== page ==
WASHINGTON – North Korea has moved two missiles from launch sites on the country’s eastern coast, U.S. officials revealed Monday, signaling lowered tensions following worries Pyongyang was ready to test-fire the weapons.
The Musudan missiles had been ready to launch at any moment, but “they moved them,” a U.S. defense official, who spoke on condition of anonymity, said.
North Korea’s move means there is no longer an imminent threat of a launch, and its regime would have to make preparations before returning to a launch-ready status, two U.S. officials said.
Amid dire threats and bellicose language from Pyongyang, two Musudan missiles had been deployed to the east coast, and the United States and its allies, Japan and South Korea, had braced for a possible test-launch in the runup to national celebrations in the North on April 15.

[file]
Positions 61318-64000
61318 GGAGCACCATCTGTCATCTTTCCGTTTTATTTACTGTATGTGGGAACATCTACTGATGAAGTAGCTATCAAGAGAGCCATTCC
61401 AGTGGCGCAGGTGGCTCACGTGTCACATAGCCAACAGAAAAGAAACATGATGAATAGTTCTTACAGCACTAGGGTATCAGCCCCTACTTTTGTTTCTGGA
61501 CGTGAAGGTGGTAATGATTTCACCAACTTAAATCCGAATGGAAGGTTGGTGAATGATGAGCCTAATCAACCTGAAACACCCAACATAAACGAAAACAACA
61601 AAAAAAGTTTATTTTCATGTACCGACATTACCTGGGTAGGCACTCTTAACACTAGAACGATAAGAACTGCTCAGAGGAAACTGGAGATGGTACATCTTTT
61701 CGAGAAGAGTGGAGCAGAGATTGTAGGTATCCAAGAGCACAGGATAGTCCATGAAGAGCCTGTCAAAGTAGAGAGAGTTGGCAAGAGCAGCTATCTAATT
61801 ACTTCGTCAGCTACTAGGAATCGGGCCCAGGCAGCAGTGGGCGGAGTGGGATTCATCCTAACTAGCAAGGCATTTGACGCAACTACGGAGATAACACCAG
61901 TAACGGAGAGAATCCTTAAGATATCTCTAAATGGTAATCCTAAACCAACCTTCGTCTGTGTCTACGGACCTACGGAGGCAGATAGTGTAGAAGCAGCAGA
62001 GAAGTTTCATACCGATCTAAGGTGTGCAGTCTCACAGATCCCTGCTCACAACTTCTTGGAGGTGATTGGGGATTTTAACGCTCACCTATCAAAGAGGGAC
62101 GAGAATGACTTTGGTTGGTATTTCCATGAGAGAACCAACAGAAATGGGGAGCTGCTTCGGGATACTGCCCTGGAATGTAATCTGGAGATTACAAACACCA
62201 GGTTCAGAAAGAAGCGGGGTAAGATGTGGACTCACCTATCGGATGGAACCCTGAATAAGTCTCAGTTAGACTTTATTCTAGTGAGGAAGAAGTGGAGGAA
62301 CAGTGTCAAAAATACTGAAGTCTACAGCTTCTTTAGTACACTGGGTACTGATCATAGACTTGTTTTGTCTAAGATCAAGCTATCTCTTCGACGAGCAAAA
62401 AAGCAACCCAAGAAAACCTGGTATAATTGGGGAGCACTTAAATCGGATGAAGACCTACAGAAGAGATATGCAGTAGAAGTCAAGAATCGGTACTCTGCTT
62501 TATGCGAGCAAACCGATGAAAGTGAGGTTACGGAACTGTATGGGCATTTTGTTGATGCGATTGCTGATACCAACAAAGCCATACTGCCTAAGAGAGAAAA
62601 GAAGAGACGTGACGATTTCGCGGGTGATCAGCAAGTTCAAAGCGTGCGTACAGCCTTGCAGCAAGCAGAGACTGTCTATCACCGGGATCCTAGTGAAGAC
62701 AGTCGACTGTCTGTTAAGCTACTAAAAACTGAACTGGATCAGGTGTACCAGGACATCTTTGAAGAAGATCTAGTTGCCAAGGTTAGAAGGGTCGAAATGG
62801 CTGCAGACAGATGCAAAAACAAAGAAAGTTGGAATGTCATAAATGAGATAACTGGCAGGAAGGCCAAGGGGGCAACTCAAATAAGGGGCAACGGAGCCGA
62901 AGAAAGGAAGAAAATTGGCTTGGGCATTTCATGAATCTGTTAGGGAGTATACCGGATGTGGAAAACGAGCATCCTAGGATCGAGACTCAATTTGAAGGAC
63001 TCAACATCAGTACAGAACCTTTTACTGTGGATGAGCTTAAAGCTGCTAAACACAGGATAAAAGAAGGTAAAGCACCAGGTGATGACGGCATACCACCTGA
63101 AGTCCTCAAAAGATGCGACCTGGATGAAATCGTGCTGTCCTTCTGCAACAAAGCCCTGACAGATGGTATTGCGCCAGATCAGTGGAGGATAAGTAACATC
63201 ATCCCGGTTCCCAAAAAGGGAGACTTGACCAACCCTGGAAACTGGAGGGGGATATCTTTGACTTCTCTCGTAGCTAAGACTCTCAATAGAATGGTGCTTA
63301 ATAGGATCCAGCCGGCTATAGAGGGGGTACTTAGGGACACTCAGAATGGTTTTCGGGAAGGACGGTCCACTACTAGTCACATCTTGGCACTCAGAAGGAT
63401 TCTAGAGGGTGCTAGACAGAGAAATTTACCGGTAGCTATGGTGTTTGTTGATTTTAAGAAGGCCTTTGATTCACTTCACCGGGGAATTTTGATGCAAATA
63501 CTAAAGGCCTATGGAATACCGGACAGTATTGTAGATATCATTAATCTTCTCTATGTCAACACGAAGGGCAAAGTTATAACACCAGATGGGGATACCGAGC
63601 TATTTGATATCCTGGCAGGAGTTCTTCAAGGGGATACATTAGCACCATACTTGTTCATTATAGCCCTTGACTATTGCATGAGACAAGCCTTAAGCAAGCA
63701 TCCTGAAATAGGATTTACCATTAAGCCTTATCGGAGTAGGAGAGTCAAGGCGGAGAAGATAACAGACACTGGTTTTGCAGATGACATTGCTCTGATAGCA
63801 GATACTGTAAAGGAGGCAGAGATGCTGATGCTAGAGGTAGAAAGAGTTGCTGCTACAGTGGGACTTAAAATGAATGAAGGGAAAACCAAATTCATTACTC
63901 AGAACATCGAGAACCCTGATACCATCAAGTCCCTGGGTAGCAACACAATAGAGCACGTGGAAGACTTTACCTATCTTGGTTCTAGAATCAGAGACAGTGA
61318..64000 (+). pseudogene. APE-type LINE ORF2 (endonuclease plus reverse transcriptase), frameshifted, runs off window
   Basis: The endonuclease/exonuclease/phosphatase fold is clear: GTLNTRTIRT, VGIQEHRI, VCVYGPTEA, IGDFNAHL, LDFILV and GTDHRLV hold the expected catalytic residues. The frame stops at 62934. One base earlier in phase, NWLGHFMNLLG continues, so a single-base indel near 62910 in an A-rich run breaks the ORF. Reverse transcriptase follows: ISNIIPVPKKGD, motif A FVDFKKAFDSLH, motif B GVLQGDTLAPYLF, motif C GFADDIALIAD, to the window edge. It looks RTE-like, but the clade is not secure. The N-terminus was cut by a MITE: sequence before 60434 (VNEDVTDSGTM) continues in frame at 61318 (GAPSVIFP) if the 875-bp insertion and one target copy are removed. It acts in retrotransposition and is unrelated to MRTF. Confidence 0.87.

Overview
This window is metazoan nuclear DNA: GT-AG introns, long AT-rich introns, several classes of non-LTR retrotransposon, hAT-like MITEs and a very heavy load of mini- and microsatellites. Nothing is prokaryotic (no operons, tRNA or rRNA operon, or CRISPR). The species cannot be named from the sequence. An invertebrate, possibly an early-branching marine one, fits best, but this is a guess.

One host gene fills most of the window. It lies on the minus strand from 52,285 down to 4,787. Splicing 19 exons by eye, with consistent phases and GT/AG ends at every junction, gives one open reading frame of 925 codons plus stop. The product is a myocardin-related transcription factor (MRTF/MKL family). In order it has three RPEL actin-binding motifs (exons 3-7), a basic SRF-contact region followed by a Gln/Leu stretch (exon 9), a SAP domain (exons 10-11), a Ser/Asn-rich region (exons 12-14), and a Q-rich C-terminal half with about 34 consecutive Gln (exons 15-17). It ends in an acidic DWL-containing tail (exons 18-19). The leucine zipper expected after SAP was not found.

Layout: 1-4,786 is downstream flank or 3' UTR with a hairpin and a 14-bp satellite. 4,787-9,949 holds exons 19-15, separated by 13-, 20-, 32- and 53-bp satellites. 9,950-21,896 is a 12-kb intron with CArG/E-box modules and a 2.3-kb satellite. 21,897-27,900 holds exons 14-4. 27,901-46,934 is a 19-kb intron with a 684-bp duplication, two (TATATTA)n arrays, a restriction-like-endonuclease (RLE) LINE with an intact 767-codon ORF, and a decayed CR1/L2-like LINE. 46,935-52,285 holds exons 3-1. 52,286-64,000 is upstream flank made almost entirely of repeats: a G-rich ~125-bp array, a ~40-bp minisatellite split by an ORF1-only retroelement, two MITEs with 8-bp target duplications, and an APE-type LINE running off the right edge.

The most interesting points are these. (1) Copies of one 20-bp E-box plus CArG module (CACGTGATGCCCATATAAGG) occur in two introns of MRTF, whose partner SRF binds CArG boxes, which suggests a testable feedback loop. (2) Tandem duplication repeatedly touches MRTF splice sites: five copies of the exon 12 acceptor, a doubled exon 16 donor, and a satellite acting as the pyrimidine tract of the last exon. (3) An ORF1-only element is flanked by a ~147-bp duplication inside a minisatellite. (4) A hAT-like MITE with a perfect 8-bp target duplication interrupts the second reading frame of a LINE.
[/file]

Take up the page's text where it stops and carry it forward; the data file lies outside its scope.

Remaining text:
Tokyo and Seoul stepped up their missile defense systems, while the U.S. military deployed two destroyers equipped with antimissile weapons and a powerful radar to the area to thwart any possible launch.
U.S. commanders told lawmakers that their forces would be ready to shoot down any missile that threatened Washington’s allies or U.S. facilities in Guam. But North Korea never launched a missile and eventually toned down its inflammatory rhetoric, with the crisis appearing to ease in recent days.
Pentagon spokesman George Little noted the change in the North’s words, telling reporters Monday that the “provocation pause” was a positive development.
A Musudan missile has an estimated range of up to 5,630 km, according to military officers. But analysts disagree about the missile’s capabilities and believe Pyongyang has never tested the weapon in flight.
North Korea has several hundred short- and medium-range missiles that could reach targets in Japan or South Korea, according to the Pentagon.